Chpt 4: Major Ions of Seawater James Murray (10/02/01) Univ. Washington
Major Ions Major ions are defined as those elements whose concentration is greater than 1 ppm. The main reason this definition is used is because salinity is reported to ± 0.001 or 1 ppm. Thus, the major ions are those ions that contribute significantly to the salinity. According to this definition there are 11 major ions. At a salinity of S = 35.000 seawater has the following composition. Using the concentrations units of g kg-1 allows us to determine the contribution to salinity. Chemists prefer to use moles for units. mmol kg-1 are preferred (e.g. rather than mmol l-1) because one kg of seawater is the same at all values of T and P.
Table 4-1 Concentrations of the Major Ions (from Pilson, 1998)
1 Na and Cl account for >86% of the salt content by mass. The order of the other cations is Mg2+ > Ca2+ > K+ > Sr2+. The anion Cl- is approximately equal to the sum of the cations. The other anions are barely significant in the charge balance of seawater.
An element is conservative in seawater if its ratio to salinity is constant. The ratio of one conservative element to another will also be constant. One way to establish if an element of unknown reactivity is conservative is to plot it versus another conservative element or potential temperature or salinity. This is referred to as The Law of Constant Proportions. Conservative elements have very low chemical reactivity in the ocean and their distributions in the ocean interior are determined only by currents and mixing. The list of elements considered conservative has changed over time as analytical techniques have improved.
The Law of Constant proportions breaks down some places where water sources have different ionic ratios or where extensive chemical eactions modify the composition. Examples are:
1. estuaries: The average composition of river water is given in Table 4-2 (from Langmuir, 1997). The concentrations are given in mg l-1 and can be compared with - seawater concentrations. The main differences are that in river water HCO3 has a much higher concentration than Cl- (which is now the lowest of the major anions in river water). Calcium is the main cation in river water, followed by Mg and Na, then K.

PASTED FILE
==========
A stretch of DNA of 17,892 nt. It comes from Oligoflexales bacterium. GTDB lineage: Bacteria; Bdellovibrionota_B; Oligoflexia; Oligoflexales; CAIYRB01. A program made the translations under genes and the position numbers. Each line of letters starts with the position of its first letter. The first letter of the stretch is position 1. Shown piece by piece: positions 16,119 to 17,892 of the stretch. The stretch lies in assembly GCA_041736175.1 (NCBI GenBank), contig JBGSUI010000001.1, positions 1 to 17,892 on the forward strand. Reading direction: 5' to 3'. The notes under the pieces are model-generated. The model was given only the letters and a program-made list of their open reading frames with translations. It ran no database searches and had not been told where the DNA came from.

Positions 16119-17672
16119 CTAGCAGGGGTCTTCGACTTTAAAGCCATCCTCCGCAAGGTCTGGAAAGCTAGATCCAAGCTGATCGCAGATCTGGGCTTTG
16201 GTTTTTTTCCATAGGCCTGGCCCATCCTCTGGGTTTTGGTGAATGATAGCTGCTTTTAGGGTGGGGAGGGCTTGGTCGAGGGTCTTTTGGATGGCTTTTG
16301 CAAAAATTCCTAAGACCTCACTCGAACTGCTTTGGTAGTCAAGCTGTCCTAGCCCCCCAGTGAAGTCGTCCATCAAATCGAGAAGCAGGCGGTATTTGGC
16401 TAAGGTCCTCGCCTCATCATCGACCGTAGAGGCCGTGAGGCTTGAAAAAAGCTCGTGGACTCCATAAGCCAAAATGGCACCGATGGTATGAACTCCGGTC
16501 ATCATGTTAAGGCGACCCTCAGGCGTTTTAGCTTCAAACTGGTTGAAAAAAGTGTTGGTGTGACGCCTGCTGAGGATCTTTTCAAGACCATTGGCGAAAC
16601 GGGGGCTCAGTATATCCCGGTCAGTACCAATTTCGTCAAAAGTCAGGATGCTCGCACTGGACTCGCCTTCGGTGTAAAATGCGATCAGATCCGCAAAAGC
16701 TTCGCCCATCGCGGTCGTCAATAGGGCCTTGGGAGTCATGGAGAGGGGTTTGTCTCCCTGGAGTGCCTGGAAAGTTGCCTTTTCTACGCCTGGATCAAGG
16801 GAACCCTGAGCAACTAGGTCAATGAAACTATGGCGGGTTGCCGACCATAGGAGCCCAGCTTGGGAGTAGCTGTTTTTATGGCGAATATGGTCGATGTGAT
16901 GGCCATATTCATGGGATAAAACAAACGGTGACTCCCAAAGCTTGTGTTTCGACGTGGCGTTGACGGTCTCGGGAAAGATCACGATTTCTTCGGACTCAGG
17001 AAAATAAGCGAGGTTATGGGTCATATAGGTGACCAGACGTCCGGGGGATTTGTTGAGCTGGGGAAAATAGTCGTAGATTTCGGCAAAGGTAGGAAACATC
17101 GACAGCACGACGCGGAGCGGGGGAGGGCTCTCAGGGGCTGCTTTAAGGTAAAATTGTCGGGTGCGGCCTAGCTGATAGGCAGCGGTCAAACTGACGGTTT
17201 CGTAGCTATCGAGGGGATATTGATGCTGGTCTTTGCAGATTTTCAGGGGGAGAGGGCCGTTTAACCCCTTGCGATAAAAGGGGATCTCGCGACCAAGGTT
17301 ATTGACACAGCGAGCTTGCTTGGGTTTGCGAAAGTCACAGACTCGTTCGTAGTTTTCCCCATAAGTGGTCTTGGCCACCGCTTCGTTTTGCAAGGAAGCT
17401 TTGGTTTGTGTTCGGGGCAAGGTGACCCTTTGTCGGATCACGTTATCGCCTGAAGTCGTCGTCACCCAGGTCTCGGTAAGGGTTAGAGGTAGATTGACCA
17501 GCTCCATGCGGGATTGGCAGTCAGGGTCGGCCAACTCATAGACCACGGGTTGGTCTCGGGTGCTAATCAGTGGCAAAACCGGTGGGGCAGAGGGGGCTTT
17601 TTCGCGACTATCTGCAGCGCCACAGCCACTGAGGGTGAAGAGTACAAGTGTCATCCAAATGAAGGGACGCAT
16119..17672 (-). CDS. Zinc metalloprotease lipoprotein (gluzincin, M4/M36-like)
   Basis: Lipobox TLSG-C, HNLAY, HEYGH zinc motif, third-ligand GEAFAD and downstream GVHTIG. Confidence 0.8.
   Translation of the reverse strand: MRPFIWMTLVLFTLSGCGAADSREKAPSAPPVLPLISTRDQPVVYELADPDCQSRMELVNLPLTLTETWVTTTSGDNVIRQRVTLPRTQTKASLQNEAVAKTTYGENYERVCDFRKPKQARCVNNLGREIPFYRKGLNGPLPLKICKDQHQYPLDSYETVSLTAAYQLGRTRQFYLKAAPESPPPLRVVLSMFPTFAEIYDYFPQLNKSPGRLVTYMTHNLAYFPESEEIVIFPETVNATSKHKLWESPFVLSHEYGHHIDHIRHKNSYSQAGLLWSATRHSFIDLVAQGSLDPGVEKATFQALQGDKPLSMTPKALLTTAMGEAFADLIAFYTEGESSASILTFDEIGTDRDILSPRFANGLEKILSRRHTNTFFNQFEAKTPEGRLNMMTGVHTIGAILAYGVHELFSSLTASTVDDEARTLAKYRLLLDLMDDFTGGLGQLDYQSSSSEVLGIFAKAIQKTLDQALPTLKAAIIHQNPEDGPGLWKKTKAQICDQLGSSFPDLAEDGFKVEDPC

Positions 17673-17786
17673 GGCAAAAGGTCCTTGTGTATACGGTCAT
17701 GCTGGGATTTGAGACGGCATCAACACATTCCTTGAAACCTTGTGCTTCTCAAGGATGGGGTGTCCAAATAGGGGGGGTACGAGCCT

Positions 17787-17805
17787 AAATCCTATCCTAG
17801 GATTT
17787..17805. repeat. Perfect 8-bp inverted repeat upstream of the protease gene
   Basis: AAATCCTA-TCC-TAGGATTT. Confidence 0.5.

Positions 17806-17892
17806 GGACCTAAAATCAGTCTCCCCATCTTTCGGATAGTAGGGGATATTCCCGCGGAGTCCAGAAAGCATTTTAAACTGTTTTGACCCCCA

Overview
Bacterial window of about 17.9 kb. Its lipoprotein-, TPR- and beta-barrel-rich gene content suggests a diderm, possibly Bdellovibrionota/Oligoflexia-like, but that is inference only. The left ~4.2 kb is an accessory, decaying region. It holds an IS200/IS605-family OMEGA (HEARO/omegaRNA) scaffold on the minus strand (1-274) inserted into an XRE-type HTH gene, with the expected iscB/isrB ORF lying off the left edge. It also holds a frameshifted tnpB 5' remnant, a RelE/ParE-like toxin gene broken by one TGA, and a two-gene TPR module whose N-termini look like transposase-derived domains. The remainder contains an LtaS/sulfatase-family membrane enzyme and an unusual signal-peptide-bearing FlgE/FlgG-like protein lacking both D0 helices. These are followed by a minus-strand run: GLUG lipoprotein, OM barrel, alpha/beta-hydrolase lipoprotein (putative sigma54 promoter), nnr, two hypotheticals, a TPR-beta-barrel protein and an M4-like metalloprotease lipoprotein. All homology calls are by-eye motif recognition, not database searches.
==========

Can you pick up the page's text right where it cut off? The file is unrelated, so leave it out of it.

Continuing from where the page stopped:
2. evaporitic brines from isolated seawater embayments where solid precipitates form, thus changing the relative concentrations.
4. hydrothermal vents (see attached table 4-3 from Von Damm et al (1985). These high- temperature waters differ from seawater in that Mg, SO4 and alkalinity have all been quantitatively removed.
Q. If the Law of Constant Proportions breaks down what does this imply for the salinity determination by conductivity approaches? a) Na, K, SO4, Br, B and F have constant ratios to Cl and each other, everywhere in the ocean. These elements are conservative. There are reasons to think that SO4 may be non-conservative in anoxic marine basins like the Black Sea but conclusive results have not been published. Boron is partly present as the neutral species (B(OH)3°) and
2 it has been hypothesized that B may be distilled from the tropics and transported to high latitudes through the atmosphere. Rain is enriched in B but non-conservative distributions in the ocean have not been identified.
Table 4-2 River water versus Seawater (from Langmuir, 1997)
3 Table 4-3 Composition of Hydrothermal vent solutions. Four high temperature (~350°C) sites from 21°N on the East Pacific Rise and the average value from the low temperature Galapagos Spreading Center (GSC). Concentrations in mmol kg-1. From Von Damm et al, 1985).
4 5 b) Ca has small (± 0.5%) but systematic variations within the ocean. When the Ca increase was first discovered by Dittmar it was supposed to be due to dissolution of CaCO3 particles. New data for de Villiers (in press) shows that Ca increases systematically from the surface to the deep water and from the North Atlantic to North Pacific (Fig 4-1a). The corresponding Si values are given in Fig 4-1b and the increase with depth reflects dissolution of opal (SiO2) shells. CaCO3 dissolution may not be the only source of disolved Ca. - Brewer et al. (1975) showed that the change in alkalinity (Alkalinity ≈ HCO3 + 2 2- CO3 ) was less than that expected for the change in Ca. Actually according to the 2+ 2- CaCO3 solubility reaction (e.g. CaCO3(s) = Ca + CO3 ), the change should be ∆Alkalinity = 2 ∆Ca. Ca increases by 100-130 µM as deep water flows from the Atlantic to the Pacific (Fig. 4-1) but alkalinity only increases by 120-130 µM. Brewer et al.(1975) suggested that this was because the alkalinity was low due to titration by HNO3 produced by respiration of organic matter in the deep sea. The correct comparison should be with potential alkalinity which is the total alkalinity corrected for the NO3 produced according to:
- ∆Potential Alkalinity = ∆alkalinity + ∆NO3